Merit Based Immigration Would Exclude First Lady Immigrant and Her In-laws

Proponents of the RAISE Act are trumping up the notion that reforming immigration through a merit based system would make America great again. It sounds like the perfect solution to the broken immigration system. After all, who can oppose a system that takes in the brightest and turns away those that drain the economy. Other than the fact that the proposed RAISE Act ignores the fundamental reality for the economic needs of the United States to make it great again, the proposed reform would have made it impossible for Melania Trump to come to the United States and would have made it impossible for Trump to be president.

You see, Donald Trump is the product of two immigrants. Friedr Trumpf, as his immigration documents name him, arrived in the United States in 1885. Trumpf, who later change his name to Friedrich Trump, arrived into the United States without a job. He moved in with his sister, who had emigrated to the United States two year earlier. Clearly it was chain migration for the Trumpf family. Listed as “none” for his occupation by U.S. authorities, Trumpf would not have been allowed into the country under any merit-based immigration system and certainly not under the proposed RAISE Act. It wasn’t until 1904, when Friedrich Trump applied for a U.S. passport. But the immigration travails for the eldest Trump continued. In 1904, Friedrich Trump was deported from Germany and his German citizenship was stripped from him. His crime? Being a draft dodger.

Donald Trump’s grandfather, Friedrich Trump, would not have been allowed into the country under any sort of merit-based immigration system. He was a criminal draft-dodger and had no form of bonified job prospects. His grandmother, Elizabeth Christ, also a German citizen, was forced to move to the United States because Friedrich Trump had been expelled from Germany for his crime.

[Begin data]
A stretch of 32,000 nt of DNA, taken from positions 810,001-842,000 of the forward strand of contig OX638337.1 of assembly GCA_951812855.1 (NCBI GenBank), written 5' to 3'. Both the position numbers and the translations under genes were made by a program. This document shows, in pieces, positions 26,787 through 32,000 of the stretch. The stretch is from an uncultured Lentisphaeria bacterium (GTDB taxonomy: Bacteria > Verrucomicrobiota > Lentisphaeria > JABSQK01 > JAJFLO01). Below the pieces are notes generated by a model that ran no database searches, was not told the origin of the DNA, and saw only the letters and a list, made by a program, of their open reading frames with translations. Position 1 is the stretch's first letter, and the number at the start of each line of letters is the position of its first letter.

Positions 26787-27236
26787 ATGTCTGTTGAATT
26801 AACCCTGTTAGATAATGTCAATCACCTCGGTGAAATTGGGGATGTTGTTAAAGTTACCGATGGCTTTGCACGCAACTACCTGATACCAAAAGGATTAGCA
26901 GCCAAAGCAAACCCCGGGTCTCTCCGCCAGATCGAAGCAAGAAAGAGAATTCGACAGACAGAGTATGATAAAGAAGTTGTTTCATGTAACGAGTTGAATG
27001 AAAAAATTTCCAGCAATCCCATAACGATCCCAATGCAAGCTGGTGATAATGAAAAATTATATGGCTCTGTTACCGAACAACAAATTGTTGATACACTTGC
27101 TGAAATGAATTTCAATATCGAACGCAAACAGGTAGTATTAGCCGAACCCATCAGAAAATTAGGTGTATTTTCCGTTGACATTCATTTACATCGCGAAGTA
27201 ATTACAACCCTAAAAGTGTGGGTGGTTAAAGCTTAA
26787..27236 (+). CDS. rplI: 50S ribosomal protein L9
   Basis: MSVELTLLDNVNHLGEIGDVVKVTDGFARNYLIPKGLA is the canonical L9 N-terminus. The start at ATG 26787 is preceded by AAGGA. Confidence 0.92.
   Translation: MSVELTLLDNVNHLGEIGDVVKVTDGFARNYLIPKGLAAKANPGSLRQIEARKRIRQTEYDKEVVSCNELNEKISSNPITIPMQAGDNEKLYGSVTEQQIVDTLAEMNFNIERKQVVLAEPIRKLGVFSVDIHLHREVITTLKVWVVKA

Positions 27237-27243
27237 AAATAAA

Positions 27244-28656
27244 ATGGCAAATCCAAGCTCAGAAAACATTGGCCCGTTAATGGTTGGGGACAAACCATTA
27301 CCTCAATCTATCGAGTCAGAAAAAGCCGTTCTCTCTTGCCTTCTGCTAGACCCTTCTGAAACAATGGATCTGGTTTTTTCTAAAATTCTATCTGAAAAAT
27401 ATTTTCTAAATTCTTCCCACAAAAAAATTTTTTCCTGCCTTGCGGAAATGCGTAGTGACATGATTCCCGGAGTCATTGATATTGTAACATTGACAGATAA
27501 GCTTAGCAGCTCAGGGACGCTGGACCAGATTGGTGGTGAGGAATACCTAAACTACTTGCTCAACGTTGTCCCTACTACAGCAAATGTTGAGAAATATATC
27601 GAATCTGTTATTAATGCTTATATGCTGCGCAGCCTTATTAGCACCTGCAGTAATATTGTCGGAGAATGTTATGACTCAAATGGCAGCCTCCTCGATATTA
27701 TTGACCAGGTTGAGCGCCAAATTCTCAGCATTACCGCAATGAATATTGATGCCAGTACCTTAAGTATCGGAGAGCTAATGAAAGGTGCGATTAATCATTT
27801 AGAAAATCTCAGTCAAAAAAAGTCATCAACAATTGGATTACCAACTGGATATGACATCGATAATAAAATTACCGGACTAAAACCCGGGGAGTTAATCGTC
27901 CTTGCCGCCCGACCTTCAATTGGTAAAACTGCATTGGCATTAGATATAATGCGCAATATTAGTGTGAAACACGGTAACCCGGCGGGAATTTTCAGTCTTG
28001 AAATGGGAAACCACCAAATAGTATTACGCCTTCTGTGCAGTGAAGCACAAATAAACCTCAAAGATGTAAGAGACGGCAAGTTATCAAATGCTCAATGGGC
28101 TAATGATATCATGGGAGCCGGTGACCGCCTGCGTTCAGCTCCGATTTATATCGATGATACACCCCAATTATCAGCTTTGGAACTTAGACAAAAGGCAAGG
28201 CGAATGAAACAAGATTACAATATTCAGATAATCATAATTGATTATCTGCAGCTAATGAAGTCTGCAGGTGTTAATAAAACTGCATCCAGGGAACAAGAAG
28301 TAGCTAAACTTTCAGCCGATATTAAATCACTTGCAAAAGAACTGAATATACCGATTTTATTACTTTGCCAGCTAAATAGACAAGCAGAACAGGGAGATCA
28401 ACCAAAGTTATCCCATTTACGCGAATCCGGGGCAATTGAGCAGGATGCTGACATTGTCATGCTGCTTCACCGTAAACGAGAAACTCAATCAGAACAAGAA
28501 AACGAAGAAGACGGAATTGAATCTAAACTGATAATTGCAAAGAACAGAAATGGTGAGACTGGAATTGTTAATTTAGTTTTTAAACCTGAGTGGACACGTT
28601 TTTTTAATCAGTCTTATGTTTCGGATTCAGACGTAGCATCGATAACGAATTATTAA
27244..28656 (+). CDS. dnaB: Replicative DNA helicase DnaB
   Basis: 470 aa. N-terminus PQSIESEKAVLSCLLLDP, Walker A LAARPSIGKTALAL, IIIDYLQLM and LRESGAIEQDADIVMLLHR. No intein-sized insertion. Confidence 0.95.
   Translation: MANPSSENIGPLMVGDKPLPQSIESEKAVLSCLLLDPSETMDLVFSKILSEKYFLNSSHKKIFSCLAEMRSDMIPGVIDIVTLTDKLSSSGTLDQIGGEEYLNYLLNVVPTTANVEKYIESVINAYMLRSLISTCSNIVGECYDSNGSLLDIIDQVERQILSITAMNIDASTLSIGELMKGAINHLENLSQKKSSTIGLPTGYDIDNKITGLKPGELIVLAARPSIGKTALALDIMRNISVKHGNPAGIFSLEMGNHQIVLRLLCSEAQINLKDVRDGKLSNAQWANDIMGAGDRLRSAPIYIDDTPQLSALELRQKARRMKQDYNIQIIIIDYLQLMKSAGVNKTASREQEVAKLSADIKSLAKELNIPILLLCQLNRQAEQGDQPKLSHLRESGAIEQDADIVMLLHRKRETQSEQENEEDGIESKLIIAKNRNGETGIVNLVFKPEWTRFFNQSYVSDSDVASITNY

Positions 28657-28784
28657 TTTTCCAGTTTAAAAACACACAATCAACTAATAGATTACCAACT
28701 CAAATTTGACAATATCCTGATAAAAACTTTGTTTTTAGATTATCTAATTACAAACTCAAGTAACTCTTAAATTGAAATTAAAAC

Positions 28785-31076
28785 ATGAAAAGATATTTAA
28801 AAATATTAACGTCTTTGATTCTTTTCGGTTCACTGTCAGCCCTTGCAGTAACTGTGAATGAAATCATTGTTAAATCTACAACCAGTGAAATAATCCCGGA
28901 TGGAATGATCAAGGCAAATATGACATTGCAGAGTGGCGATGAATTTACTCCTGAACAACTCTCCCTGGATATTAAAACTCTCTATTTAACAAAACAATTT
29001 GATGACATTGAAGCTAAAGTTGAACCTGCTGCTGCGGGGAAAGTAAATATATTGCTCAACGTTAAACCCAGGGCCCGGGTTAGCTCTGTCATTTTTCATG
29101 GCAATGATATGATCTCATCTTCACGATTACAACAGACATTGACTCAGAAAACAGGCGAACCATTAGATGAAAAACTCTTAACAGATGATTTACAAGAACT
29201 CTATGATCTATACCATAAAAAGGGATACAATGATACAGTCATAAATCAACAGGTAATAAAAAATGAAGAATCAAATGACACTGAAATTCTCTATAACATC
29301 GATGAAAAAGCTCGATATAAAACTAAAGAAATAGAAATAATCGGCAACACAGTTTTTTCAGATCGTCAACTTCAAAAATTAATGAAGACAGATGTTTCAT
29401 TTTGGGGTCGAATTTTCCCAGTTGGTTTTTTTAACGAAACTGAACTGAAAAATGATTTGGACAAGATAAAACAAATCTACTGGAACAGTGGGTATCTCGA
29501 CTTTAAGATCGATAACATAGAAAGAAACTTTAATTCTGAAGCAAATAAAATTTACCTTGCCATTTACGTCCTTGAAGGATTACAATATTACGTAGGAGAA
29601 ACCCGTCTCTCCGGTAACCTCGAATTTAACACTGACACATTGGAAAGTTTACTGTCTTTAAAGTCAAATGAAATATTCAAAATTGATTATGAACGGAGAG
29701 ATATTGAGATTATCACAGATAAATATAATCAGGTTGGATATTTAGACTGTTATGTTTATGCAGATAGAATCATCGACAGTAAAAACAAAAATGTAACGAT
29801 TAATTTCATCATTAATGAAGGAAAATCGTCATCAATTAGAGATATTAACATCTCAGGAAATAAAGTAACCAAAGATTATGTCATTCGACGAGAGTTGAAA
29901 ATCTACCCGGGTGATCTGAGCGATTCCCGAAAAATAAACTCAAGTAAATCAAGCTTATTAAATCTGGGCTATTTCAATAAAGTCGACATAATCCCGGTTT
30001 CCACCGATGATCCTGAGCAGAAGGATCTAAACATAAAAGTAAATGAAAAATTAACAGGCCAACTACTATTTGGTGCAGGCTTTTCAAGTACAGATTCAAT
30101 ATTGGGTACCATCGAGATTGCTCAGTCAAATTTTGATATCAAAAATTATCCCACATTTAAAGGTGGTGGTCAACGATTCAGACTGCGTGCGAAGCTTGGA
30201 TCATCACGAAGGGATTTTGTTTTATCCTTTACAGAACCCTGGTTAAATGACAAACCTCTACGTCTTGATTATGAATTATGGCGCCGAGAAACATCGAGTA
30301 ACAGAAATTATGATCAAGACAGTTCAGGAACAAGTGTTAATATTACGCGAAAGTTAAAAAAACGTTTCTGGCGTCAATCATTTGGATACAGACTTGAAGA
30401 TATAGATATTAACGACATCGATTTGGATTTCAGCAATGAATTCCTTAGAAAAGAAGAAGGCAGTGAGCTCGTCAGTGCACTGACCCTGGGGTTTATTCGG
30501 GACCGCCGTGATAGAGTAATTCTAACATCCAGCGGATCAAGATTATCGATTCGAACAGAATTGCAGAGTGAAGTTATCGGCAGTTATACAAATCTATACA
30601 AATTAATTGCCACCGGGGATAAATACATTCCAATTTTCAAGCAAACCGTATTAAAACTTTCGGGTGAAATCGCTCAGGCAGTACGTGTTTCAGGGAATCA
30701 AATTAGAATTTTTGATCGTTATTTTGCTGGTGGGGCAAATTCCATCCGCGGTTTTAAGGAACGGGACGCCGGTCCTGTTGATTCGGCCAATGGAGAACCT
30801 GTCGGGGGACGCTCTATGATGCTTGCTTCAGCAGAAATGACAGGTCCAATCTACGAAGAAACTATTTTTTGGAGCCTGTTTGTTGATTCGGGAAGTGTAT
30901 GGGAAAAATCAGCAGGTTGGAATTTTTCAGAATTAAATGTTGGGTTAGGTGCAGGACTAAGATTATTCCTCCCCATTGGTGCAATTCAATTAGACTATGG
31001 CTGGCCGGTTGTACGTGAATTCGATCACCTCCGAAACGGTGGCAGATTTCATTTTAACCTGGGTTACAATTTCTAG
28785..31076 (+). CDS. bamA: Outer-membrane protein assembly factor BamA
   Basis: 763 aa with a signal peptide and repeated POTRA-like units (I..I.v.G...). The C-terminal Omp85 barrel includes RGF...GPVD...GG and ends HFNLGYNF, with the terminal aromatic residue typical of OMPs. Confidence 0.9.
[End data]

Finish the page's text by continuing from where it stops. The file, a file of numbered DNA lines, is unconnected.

The merit-based hypocrisy gets worse.

Mary Anne MacLeod is Donald Trump’s mother. MacLeod arrived in the United States with $50 in her pocket on May 11, 1930. Her job was listed as “domestic” by immigration officials. She worked as a maid. Clearly, Mary Anne MacLeod would also not have qualified for immigrating under the proposed RAISE Act.

Without immigrant grandparents or an immigrant mother who immigrated to the United States notwithstanding their inability to meet the standards of the RAISE Act, Donald Trump would not be president today.

But the merit-based hypocrisy continues.

First lady Melania Trump (Melania Knauss) is also an immigrant. She immigrated to the United States in 1996. Melania Trump does not hold a college degree and thus under the RAISE Act she would not have qualified to immigrate to the country.

Had the RAISE Act, or any derivative of it, been the law of the land for immigrants, Donald Trump would not be president today because he would not have been born in the United States.

Munch on that fact as you consider the RAISE Act as the answer to the immigration problems of the country.

4 thoughts on “Merit Based Immigration Would Exclude First Lady Immigrant and Her In-laws

  1. The dynamics are different. In the early 1900s, the government didn’t help immigrants and the majority of jobs available involved manual labor. In short, we needed folks like Trumpf and Macleod. Today, unskilled immigrants that chain migrate may or may not be employable long term. Countries like the US are a magnet to these immigrants because being poor in America is much better than being poor in the third world. We are pretty much the only developed country that doesn’t have a merit based immigration system because other developed nations recognize what a burden on taxpayers chain migration has become. Those countries do have visa systems for financial immigrants in low skilled jobs who are needed for specific jobs that their citizens no longer want to take. In some cases there are citizenship paths for those visa holders once they have a proven track record of supporting themselves and in a few cases those countries give employers tax credits if they educate and improve the skills of those visa holders. Will models like Melania make the cut? Possibly because the arts and entertainment industry is good at justifying the special skills of its participants. But if not, who cares.

  2. Abstract

    The monarch’s father (Old Man Trump) is one of those despised ‘anchor babies’ and his mother an ‘illegal’. The draft-dodging in the trumpas family’s DNA has been traced to the grandfather on the paternal side.

    Two of his three wives have been foreigners who would not be allowed in our Great Nation if immigration laws were enforced.

    Thus the author (of abstract) concludes that the monarch and his two ‘illegals’ should self-deport.

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